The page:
Source: Associated Press
Thousands of formerly incarcerated individuals in North Carolina can now register to vote and cast their ballots this November, according to the Associated Press. The expansion of the voter rolls began July 27, allowing people who are on parole to register before the upcoming midterm elections.
The 1973 law regarding felon voting rights in North Carolina has been ruled unconstitutional multiple times by a panel of judges but those rulings have faced further obstacles presented by the NCGOP. Under the struck-down law, felons could not register to vote until after their sentence had ended including parole, probation, or post-release supervision, which can extend years beyond someone’s time actually in a prison.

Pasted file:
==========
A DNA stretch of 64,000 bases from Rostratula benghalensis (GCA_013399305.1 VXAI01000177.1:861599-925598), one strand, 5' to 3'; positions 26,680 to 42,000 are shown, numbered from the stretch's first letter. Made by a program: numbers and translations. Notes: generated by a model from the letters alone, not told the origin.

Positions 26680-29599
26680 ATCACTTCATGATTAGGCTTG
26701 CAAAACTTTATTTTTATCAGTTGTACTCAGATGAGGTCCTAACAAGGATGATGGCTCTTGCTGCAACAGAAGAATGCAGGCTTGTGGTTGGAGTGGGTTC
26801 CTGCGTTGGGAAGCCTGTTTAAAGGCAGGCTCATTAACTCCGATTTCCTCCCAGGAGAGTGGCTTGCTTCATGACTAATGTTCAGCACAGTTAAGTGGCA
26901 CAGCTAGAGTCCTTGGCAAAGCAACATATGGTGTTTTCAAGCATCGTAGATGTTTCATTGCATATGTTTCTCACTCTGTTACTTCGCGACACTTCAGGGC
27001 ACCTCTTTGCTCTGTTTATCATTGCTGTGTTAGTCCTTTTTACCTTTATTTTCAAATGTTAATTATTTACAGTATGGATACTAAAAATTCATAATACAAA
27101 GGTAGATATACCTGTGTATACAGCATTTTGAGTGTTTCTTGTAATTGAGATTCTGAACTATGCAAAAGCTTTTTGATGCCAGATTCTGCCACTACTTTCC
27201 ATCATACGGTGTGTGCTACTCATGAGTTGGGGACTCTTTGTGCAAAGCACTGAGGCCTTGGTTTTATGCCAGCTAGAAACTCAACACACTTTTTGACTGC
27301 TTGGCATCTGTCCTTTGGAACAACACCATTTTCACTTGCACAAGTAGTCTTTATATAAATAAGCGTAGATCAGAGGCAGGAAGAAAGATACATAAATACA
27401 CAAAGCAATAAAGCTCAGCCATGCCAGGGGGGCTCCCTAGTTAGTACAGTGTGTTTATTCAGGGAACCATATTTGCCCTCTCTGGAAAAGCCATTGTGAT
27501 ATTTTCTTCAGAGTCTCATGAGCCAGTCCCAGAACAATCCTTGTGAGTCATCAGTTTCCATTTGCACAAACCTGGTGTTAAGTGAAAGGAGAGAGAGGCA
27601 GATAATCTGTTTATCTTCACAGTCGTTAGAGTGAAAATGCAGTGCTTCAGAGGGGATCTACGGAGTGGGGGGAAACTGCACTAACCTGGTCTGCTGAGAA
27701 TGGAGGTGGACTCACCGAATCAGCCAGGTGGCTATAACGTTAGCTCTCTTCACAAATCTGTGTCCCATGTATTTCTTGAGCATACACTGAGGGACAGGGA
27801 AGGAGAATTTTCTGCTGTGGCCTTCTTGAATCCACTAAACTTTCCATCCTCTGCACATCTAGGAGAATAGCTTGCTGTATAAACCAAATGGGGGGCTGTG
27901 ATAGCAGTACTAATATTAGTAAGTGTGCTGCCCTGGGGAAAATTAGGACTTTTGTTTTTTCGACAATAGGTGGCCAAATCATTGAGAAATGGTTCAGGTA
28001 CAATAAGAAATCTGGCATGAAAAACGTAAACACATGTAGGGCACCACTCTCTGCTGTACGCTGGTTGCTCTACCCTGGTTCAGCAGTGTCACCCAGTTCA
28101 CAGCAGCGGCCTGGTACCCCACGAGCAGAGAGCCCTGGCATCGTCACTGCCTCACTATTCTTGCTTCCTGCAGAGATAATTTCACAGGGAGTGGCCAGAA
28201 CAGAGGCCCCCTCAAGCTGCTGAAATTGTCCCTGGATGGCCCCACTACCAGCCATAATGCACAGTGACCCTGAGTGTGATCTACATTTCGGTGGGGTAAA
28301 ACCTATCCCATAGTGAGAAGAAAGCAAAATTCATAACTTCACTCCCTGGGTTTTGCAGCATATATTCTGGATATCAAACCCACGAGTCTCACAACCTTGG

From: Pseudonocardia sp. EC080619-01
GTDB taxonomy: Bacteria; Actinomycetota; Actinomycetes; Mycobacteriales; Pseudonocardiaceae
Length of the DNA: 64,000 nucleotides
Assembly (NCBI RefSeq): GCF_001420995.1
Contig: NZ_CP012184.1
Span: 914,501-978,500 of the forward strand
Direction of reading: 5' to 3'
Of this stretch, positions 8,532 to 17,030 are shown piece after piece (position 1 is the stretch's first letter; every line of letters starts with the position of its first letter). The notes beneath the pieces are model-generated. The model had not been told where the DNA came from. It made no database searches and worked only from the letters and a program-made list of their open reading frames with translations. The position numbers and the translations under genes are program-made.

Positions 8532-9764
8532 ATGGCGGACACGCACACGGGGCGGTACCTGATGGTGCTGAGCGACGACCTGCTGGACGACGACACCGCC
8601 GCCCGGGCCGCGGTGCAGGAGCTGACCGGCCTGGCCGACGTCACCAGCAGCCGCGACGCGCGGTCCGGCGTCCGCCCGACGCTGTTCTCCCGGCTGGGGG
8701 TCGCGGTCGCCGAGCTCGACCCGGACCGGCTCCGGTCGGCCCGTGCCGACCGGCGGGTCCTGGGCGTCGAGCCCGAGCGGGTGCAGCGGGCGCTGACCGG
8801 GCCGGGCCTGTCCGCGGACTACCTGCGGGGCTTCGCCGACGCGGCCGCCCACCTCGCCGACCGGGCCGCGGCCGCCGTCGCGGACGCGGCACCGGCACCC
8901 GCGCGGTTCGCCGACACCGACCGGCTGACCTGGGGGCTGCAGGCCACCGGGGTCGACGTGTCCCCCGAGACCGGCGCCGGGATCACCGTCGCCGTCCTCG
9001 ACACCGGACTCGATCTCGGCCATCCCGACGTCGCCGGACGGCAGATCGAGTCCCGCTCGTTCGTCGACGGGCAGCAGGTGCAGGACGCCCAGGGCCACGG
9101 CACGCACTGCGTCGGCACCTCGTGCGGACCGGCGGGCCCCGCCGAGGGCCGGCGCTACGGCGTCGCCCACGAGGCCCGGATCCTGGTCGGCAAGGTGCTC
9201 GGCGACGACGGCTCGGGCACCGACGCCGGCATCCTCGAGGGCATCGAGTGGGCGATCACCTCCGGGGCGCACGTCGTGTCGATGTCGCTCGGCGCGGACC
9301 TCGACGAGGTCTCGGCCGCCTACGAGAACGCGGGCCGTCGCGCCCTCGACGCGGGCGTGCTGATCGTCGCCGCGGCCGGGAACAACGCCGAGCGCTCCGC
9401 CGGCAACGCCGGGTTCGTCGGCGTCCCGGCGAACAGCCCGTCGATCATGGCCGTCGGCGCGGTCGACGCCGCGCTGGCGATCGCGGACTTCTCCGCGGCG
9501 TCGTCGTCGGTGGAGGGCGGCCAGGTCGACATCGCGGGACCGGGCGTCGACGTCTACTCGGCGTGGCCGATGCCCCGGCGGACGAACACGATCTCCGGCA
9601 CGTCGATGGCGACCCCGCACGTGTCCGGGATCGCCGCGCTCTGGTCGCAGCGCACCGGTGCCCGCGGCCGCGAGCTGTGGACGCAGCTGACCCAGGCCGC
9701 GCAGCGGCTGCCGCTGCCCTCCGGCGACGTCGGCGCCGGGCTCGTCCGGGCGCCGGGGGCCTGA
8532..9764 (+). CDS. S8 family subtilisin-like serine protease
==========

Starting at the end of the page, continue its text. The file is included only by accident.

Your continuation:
In March the 1973 law was struck down by a panel of appellate judges who ruled the law unconstitutional because it discriminates against Black residents, and in May the state Supreme Court agreed to hear an appeal of that decision by NC Republicans; oral arguments have yet to be set and the case remains pending.
While the case is still waiting to be heard by the state Supreme Court, if the panel ruling stands it could potentially affect the outcome of future elections in North Carolina. Roughly 56,000 people would be eligible to register and vote.
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